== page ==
Rebecca taught literature and rhetoric in a classical school for seven years, where she also served as department chair. Currently, she is the Editorial Director for Oasis Family Media in Carol Stream, Illinois. She studied English at Georgetown College as an undergraduate and received her MA in Storytelling/Oral Literature from East Tennessee State University. She has worked as a lyricist for Ron Block of Alison Krauss and Union Station and has been a featured speaker at Hutchmoot, both in the United States and in the United Kingdom. She is also the author of Courage, Dear Heart, published by Nav Press. Rebecca has a weakness for Elizabethan literature, university libraries, sencha tea, and her Cavalier King Charles spaniel–who is likely sitting on her lap at this very moment.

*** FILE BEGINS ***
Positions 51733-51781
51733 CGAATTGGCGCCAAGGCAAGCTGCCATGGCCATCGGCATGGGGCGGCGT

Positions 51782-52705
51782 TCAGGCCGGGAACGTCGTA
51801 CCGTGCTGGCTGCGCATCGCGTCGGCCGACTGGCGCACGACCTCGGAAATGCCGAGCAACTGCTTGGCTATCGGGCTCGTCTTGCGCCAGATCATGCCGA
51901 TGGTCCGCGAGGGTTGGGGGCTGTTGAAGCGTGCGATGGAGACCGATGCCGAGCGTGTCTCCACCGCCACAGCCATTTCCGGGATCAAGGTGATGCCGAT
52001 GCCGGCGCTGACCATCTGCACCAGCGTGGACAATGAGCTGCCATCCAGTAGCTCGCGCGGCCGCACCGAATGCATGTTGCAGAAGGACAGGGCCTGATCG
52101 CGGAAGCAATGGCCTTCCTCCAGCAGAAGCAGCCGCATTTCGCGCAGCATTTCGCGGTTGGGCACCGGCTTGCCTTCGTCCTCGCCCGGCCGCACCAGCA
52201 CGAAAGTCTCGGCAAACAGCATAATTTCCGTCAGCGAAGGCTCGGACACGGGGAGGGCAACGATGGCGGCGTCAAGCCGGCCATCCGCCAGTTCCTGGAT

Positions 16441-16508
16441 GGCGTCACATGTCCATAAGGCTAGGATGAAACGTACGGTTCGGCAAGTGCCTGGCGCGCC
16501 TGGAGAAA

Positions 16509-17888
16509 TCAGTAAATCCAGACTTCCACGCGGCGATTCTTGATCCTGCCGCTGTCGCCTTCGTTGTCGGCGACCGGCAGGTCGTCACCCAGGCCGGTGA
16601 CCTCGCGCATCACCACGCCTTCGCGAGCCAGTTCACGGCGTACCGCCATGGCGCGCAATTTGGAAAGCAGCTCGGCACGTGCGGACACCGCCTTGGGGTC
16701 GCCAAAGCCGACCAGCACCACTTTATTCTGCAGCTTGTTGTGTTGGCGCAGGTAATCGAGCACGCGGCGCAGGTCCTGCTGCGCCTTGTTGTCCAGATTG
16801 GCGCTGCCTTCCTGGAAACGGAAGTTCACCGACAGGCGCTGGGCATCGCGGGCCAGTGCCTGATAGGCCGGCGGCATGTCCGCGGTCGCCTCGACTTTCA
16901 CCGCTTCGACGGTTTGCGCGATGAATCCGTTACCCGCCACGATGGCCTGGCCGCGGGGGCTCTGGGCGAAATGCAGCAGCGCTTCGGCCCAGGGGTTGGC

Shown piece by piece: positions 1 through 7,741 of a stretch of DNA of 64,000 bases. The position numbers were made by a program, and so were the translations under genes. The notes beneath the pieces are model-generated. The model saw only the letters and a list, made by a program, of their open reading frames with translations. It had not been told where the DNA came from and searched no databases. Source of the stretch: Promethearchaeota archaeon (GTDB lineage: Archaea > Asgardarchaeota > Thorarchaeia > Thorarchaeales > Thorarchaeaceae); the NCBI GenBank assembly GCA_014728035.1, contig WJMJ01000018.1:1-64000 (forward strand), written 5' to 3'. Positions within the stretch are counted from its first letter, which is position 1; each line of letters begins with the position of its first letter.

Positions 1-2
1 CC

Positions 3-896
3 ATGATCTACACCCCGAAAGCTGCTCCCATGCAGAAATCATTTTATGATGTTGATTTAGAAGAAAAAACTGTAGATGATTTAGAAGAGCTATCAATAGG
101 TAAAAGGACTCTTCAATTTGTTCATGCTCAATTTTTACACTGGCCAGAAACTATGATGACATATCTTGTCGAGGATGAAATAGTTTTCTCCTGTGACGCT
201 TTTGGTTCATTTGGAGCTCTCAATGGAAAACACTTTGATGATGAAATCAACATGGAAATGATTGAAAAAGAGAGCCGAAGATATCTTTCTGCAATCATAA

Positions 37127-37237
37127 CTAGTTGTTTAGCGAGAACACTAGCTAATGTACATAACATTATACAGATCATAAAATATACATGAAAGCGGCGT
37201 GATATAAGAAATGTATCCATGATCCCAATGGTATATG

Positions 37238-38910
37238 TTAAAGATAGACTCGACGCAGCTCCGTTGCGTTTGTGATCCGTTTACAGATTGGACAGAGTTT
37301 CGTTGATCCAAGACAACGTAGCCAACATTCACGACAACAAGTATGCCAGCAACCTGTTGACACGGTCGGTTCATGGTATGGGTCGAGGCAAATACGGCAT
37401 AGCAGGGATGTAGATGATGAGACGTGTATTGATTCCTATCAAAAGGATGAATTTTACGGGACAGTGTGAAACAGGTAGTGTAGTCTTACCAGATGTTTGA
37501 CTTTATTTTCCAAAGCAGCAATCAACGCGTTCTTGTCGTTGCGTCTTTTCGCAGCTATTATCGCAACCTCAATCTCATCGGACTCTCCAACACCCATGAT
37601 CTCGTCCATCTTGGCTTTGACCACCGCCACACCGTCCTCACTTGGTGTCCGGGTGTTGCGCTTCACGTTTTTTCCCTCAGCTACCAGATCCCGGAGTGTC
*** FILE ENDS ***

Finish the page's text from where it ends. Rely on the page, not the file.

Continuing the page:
Her interest in creating a text-faithful rendering of the The Faerie Queene began while teaching Book One, Canto One to a classroom full of ninth graders. She says, “I realized that Spenser was largely overlooked in most curriculum plans, and what a shame! Because Spenser was writing with an archaic language style that never really existed, he was much harder to understand than relative contemporaries like Shakespeare and Marlowe. Fourteen-year-olds who could easily read Julius Caesar, were stumped trying to access The Faerie Queene. Yet, Spenser’s stories are rich, inspiring a great many authors and poets who followed him. As I took time to help my students understand Spenser, they were delighted. I knew then, I had to help other readers too daunted to tackle this challenging but magical text on their own.”